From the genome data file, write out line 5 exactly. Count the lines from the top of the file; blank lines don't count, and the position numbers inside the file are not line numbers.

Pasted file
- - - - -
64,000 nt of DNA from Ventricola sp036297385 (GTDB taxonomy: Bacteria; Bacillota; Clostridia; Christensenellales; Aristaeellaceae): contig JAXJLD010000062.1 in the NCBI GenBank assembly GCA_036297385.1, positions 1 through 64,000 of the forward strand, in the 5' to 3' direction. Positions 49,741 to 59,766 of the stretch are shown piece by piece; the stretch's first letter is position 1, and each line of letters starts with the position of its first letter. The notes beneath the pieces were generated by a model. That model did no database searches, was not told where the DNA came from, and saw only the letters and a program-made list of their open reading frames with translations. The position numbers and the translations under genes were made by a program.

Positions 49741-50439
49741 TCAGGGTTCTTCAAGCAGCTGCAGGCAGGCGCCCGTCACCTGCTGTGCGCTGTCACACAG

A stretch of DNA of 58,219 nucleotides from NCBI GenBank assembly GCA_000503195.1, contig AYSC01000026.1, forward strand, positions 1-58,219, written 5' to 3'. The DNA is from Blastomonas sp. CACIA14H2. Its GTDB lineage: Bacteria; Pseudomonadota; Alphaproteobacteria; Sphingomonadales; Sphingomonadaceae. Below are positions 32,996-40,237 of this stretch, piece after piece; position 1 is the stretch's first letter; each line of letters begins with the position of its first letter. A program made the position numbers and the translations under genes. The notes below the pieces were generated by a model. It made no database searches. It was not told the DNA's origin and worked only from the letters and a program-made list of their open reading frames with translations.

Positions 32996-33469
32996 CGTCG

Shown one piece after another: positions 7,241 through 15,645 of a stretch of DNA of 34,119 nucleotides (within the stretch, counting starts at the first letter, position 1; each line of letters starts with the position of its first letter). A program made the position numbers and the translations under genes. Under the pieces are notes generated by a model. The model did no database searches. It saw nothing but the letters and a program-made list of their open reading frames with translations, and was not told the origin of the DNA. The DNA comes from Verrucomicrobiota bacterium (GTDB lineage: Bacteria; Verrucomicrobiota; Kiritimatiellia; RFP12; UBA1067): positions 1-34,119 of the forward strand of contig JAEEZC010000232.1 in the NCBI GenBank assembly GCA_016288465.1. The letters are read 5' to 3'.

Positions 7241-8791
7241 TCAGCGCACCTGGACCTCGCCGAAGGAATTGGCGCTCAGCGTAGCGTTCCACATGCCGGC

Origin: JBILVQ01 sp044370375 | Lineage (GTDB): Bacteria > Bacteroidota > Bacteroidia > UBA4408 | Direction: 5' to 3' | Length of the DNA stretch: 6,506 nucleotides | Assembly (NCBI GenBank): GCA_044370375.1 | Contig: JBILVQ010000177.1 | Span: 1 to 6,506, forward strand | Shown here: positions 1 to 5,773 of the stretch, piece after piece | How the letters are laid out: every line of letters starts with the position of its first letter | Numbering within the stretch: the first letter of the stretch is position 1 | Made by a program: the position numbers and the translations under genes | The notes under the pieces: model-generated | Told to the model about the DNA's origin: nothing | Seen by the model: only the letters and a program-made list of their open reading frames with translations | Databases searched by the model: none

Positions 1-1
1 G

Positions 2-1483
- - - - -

Positions 32996-33469